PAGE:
Thousands of asylum seekers are waiting for legal entry into the U.S. and have camped near border crossings, although authorities have told them to continue waiting in Mexico before applying for asylum.

An immigration spokesman said the entry delays are expected to be “temporary,” according to the New York Times, but many of the asylum-seekers are running out of resources as they wait in limbo at the U.S-Mexican border, according to reports.


Most Americans think abortion is morally wrong

Tue, 06/12/2018 - 18:41

Washington D.C., Jun 12, 2018 / 04:41 pm (CNA/EWTN News).- Americans who think abortion is morally wrong outweigh those who see it as morally acceptable, said a new Gallup poll, released Monday.

This result is consistent with Gallup’s findings since it first started surveying Americans about the issue in 2001.

In this year’s poll, 48 percent of respondents believe abortion to be wrong, and 43 percent say it is acceptable.

Abortion, said the poll report, is one of a small handful of issues “about which Americans' views have not become more liberal over the past two decades.”

Asked whether they identify as “pro-life” or “pro-choice,” respondents were evenly split, with 48 percent siding with each label. Over the last three years, “pro-choice” respondents outnumbered “pro-life” respondents by an average of about three percentage points.

Most Americans favor at least some restrictions on abortion, the poll found. Fifty percent said abortion should be legal “only under certain circumstances,” while 29 percent said it should be legal in all circumstances, and 18 percent said it should be illegal in all cases.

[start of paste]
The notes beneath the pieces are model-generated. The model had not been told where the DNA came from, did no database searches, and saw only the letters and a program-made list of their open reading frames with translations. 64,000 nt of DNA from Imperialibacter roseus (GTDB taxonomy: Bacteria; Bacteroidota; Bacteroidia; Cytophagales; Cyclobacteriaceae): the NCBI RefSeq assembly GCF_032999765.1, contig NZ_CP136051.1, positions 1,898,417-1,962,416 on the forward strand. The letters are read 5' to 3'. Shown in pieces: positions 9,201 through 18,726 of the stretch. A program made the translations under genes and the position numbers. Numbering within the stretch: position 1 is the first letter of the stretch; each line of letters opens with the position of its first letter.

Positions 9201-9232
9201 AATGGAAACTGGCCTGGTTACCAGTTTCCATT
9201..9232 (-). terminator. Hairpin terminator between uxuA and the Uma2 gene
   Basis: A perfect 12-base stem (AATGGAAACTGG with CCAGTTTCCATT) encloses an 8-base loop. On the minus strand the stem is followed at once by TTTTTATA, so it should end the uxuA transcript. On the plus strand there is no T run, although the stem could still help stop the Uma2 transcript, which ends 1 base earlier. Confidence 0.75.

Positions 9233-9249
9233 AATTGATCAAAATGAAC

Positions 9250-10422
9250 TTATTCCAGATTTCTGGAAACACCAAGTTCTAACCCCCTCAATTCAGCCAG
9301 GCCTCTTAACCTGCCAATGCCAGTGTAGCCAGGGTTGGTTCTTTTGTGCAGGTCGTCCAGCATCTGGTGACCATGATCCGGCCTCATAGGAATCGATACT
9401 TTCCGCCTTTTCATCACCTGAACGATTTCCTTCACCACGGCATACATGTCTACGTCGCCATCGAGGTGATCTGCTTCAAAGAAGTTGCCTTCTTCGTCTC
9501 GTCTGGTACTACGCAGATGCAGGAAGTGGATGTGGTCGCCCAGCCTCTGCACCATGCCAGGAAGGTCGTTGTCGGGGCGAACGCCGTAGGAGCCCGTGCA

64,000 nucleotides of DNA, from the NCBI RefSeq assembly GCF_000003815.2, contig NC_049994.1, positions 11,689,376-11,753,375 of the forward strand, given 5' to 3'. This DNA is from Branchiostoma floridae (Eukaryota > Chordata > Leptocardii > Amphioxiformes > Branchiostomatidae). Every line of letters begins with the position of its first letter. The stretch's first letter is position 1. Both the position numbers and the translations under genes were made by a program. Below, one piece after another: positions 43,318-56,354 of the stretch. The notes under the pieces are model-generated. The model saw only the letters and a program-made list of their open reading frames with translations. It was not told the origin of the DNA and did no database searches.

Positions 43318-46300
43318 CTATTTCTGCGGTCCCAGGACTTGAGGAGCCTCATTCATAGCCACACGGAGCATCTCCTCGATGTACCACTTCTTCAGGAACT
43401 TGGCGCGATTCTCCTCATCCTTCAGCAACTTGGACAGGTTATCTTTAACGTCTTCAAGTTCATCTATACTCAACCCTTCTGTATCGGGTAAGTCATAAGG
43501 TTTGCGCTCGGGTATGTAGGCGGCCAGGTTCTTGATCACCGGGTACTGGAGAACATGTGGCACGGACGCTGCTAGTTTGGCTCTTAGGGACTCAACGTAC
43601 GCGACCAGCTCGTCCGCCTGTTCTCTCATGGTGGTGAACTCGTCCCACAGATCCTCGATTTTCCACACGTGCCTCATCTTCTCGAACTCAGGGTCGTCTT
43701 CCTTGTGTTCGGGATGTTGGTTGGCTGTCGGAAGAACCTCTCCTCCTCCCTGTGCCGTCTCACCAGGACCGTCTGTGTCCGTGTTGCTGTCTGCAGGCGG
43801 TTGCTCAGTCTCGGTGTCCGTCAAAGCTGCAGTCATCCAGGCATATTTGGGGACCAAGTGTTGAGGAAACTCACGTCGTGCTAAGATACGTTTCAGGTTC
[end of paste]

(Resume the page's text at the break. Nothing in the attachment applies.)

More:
“In a follow-up question asked of those [50 percent] in the middle ‘legal under certain circumstances’ group, most of these respondents say it should be legal ‘only in a few’ rather than in ‘most’ circumstances.”

The poll on abortion was part of the Gallup’s Values and Beliefs survey, which is conducted yearly. The poll was based on telephone interviews of 1,024 adults ages 18 and up, conducted in early May. The margin of sampling error is 4 percentage points.


Korean bishops call for prayer amid ‘joy’ after Trump-Kim North Korea summit

Tue, 06/12/2018 - 17:58

Washington D.C., Jun 12, 2018 / 03:58 pm (CNA).- At a highly-anticipated summit on June 12, President Donald Trump and Chairman Kim Jong Un signed a joint-statement making commitments “to build a lasting and stable peace regime on the Korean Peninsula.”

The meeting on Singapore’s Sentosa Island was the first time that an American president met with a North Korean leader.